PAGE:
Zebra mussels confirmed in Whitefish Chain
The Minnesota Department of Natural Resources (DNR) has confirmed that zebra mussels have been found on opposite ends of the Whitefish Chain of lakes - in Lower Hay lake on the west and Cross Lake on the east.
Dan Swanson, Brainerd area DNR aquatic invasive species (AIS) specialist, said Tuesday, July 16, that crews would be out searching other areas of the chain for the zebra mussels. He said that it’s likely all lakes in the chain are infected, but as of July 16 the mussels had only been found in Lower Hay and Cross.
Swanson said that the mussels found in the lakes were adults, meaning that they’ve been there for at least a year.
Conservation officer Nikki Shoutz said the Cross Lake mussels were found at a private residence on Moonlite Bay. When the DNR went to the residence, staff members spent an hour and a half searching but didn’t find any more zebra mussels, Swanson said.
But, when the DNR returned during better conditions, a zebra mussel was located in the area in about three feet of water, attached to a branch.
Swanson said the team then decided to inspect other areas of the chain, including Lower Hay where the other specimens were found. Nothing turned up on Daggett or Little Pine, but Swanson said this could have been due to poor searching conditions, and doesn’t mean there aren’t zebra mussels in those lakes.
The mussels were confirmed in Cross Lake by the DNR on Tuesday, July 9, Shoutz said. It was Friday, July 12, when the zebra mussels were found in Lower Hay Lake, on the opposite side of the Whitefish Chain.
“Friday was a big discovery,” Swanson said. “That was a big find because it puts zebra mussels on both ends of the Whitefish Chain.”
He said he planned to do more inspections and plankton sampling to see if there were any veligers (immature, microscopic zebra mussels) in the water.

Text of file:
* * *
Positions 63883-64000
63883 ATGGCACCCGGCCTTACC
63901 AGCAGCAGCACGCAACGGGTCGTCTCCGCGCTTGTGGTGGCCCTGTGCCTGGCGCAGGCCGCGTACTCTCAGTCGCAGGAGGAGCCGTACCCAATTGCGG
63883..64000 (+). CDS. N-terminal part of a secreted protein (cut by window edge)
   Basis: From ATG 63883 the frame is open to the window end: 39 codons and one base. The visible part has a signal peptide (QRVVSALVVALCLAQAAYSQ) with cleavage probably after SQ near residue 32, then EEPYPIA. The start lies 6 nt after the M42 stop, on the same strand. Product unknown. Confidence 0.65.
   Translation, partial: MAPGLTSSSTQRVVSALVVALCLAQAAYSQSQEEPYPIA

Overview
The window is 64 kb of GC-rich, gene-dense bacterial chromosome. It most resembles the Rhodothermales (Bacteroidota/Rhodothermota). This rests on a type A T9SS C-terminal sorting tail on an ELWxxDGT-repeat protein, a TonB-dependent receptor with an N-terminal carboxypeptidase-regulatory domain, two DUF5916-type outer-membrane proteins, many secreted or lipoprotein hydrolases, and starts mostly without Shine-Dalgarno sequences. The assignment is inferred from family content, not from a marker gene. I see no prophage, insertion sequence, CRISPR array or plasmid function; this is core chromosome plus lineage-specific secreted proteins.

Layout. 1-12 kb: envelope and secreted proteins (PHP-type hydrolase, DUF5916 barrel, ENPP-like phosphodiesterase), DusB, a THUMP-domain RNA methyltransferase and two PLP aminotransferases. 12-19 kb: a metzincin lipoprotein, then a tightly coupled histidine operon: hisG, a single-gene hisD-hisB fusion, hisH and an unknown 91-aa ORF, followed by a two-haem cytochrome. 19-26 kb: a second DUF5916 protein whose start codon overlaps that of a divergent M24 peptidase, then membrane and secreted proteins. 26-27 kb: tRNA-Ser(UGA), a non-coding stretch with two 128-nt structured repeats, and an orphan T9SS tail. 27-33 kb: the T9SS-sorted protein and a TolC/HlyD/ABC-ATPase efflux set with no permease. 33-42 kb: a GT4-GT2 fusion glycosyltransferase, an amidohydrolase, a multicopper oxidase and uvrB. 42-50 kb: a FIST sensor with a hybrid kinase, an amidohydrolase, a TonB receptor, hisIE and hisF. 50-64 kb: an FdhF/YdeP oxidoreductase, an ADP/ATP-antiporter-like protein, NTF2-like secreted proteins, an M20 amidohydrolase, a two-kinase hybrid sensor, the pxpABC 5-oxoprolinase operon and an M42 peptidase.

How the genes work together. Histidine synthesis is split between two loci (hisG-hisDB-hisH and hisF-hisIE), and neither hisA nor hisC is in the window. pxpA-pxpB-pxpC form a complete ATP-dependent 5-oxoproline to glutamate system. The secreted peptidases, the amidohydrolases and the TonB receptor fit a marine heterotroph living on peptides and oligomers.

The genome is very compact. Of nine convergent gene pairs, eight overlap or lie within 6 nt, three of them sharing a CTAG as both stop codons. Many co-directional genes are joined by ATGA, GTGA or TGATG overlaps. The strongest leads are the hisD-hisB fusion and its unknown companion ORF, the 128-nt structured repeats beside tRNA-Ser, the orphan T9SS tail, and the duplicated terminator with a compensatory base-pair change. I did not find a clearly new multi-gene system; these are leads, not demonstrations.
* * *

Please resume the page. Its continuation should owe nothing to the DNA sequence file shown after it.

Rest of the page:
“There’s a definite population out there,” Swanson said, but he did note that the population is an early establishment.
Signs have been placed at every public access of the chain, notifying boaters of the presence of the zebra mussels.
The resounding response from area associations and authorities is that inspections at accesses will continue at full strength.
Dave Fischer is president of the Whitefish Area Property Owners Association (WAPOA). He noted that just because boaters will see the signs about zebra mussels at all public accesses, it doesn’t mean they’ve been confirmed as present in that lake.
“Obviously we were disappointed that zebra mussels have made it into the chain,” Fischer said. “I think the message, for us, is we’re going to keep our inspections up. There are other invasive species out there we need to be on guard for.”
Alan Sherburne, AIS specialist for WAPOA, said that there are more than 100 invasive species for public access boat inspectors to watch out for. WAPOA uses grants from the DNR as well as dues from members to fund paid inspectors, as well as volunteers, to monitor boats at accesses for invasives.
He said WAPOA has coordinated 2,600 hours of work this year at public accesses, inspecting for invasive species.
Steve Curry, president of Friends of Lower Hay Lake Association, said that the inspections his organization coordinates will also move forward as planned in order to keep out other AIS. He remarked that he was glad the mussels were kept out as long as they were, given the amount of use the lake gets and the number of area lakes that are infected.
“We felt good that we had held them off until now,” he said.
Corrine Hodapp, supervising park ranger at the Army Corps of Engineers (COE) Campground on Cross Lake, said the corps is evaluating what additional things it can do now that zebra mussels have been found in the lake.
She said that the COE partnered with other agencies to purchase a decontamination unit after zebra mussels were found on Gull Lake, but plans haven’t yet been formulated to do that at Cross Lake.
Swanson said that it’s hard to say just how the population of mussels will progress in the chain. He said it depends on factors like water quality.
“It’s hard to say, will there be an impact or not? We’ll know five or 10 years down the road,” Swanson said, noting that there simply isn’t enough known about the mussels to predict how things will progress. “We’re going to find out if the mussels will take a liking to the lake.”
Zebra mussels are known for their ability to reproduce. Females lay up to one million eggs a year. The mussels attach to docks, boat hulls, rocks and native mussels. Because of their sharp shells, they can cut the feet of swimmers in the lake.
Other area lakes that are designated by the DNR as water infested by zebra mussels include Pelican Lake, Ossawinnamakee, Nisswa Lake, Round Lake and the Gull chain of lakes. In a press release, the DNR stated that Big Pine Lake will also be listed as infested, because it is downstream from Cross Lake. The area of the Pine River, upstream from its confluence with the Pelican Brook (which is already listed as infested) to the Cross Lake dam will also be added to the list.
More information on zebra mussels is available at www.dnr.state.mn.us/invasives.